Archive for June, 2015
Tuesday, June 30th, 2015
Let’s start with what has nothing to do with the title. My dad’s foot is infected again. Apparently the bone infection wasn’t completely gone. He’s now getting daily infusions for the next month, so they put a PICC line in. There’s a scary possibility that there might be gangrene. I’m not sure when we’ll know. Anyhow, we wait and hope.
As for the subject of the post, I hit a wall with the book. I backed up and chopped out about 3K words and now I’m trying to pick up where I”m going next and how this book is going to finish out and I’ve got about fifty gallons of stuff to stuff into a teaspoon. I can do this.
Thursday, June 25th, 2015
The problem with Jurassic Park III (as if there’s only one) is that Billy is played by the same guy who played, Henry Crawford in Mansfield Park, which means that I can’t get my head around him being a paleontologist student. Also, when he goes and jumps off to rescue Eric, I kept humming, “Billy, don’t be a hero, don’t be a fool with your life . . .”
On the other hand the rest of the cast rocks it. Love Sam Neill, Tea Leoni, and William Macy, not to mention Michael Jeter. And of course, love the velociraptors.
Tuesday, June 23rd, 2015
We’re watching Jurassic Park 2, aka, The Lost World. There are some wonderfully fun moments. I especially love the velociraptors. But then I always do. This may be the only movie I ever liked Vince Vaughn in.
But here’s the thing. This movie suffers a great deal from Horror movie stupidity. The kind that sends people wandering outside with the nasty killer out there. The dinosaur experts apparently have absolutely no idea what dinosaurs are, practically. There are two of them, including the Julianne Moore character (what a waste of talent for this movie) who don’t seems to have read or studied any of the stuff that Dr. Alan Grant did, because they haven’t any clue. It’s ridiculous.
Then there’s when the boat crashes. Nobody gets out of the way, even though they see it coming.
There’s oh so many other ridiculous moments, but still it’s fun. Jeff Goldblum is really not very well utilized, but at least he has some good lines.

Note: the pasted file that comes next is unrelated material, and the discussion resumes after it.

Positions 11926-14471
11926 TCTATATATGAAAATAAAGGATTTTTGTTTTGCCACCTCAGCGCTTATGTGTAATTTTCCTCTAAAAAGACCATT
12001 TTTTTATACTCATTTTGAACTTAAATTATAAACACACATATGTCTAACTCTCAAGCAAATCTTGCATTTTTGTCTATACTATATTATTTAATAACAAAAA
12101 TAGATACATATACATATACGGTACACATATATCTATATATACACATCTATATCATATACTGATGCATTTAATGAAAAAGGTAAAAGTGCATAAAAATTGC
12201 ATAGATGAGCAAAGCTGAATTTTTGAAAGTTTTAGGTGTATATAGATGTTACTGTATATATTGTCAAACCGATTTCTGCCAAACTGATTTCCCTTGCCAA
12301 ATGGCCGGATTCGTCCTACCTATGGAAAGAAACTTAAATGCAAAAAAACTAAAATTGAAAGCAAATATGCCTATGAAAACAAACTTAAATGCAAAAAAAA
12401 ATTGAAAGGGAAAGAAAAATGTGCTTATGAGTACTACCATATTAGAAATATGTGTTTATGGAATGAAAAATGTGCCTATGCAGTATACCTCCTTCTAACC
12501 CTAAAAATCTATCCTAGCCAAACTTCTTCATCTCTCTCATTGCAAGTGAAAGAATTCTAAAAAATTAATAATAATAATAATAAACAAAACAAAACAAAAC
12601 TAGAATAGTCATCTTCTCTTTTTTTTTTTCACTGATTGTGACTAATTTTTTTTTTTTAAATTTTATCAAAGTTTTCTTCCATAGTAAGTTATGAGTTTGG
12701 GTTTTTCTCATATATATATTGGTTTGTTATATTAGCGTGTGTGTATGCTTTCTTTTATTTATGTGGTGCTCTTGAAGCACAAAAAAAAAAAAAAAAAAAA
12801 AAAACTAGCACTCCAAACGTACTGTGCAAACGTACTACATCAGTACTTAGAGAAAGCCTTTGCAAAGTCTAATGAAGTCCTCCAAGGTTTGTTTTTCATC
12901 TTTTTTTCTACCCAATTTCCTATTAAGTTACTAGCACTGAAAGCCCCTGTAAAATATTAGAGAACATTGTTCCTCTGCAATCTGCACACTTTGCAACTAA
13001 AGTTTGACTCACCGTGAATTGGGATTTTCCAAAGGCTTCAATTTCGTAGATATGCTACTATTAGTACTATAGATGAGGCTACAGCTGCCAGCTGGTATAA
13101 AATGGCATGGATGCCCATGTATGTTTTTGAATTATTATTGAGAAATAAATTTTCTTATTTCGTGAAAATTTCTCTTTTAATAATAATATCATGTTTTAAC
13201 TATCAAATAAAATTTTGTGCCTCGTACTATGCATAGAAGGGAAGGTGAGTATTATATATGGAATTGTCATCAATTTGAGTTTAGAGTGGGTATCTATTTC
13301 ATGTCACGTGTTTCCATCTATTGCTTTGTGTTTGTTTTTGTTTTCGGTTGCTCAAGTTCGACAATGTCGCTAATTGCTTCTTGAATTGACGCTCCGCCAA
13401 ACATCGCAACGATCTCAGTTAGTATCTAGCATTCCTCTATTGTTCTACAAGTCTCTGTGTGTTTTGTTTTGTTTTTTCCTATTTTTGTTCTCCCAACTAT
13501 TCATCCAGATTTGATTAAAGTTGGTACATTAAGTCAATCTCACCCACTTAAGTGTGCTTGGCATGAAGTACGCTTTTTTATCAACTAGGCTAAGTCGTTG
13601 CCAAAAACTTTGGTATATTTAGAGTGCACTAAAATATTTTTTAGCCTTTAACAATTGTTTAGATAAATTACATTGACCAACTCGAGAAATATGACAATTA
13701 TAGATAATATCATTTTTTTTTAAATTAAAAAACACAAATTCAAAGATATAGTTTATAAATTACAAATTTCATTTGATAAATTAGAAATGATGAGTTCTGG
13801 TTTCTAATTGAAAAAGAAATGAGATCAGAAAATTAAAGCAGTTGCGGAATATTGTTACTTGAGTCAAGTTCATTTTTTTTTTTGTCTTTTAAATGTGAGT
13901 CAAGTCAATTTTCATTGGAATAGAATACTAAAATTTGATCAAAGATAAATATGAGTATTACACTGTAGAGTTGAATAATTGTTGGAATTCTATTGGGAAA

I want so much to MST2K this movie over Twitter with someone.
I’m still rooting for the dinosaurs.
Sunday, June 21st, 2015
My birthday is now over. I’m one year older and wow, my life these days seems to be hurtling by. I need to do more stopping and smelling of the roses.
That’s it. That’s all I got. Except for this. A good reminder.
Friday, June 19th, 2015
I managed to read most of this book while waiting at my son’s doctors appointments yesterday.
Received from NetGalley
Killer Run by Lynn Cahoon is the fifth in her Tourist Trap mystery series. I’ve not read any of the earlier books, and that turned out to be a bit of a problem. The premise of this story is that the town has organized a 5K run. During the event, the body of a woman is discovered. The main character, Jill Gardner, owner of the local coffee shop, is one of the organizers. She’s also been known to solve some mysteries, which apparently has resulted in some trouble for her. This time, however, she’s promised her detective boyfriend, Greg, that she will keep out of it.
The book is definitely a cozy sort of mystery. It focuses on a lot of the local relationships between Jill and her friends, family, and frenemies, more than it does on the solving of the mystery. I enjoyed reading the book, but I did wish it had a little bit more depth in terms of those relationships. I found it difficult to believe that Jill’s aunt was actually 70, given the way she spoke. Their relationship was fun, but I found that frequently situations turned a little emotional, then went unresolved as neither spoke about their issues. I also thought that the relationship with Greg was a little cold. I wondered if that was because I hadn’t read previous books, but I wanted a little bit more feeling of connection there.
I also wondered about Lille’s animosity toward Jill. It didn’t seem to have any reason behind it. Then the resolution of the truck story kind of came out of nowhere. There were no real clues about it, except that Jill worried a little about the person behind it.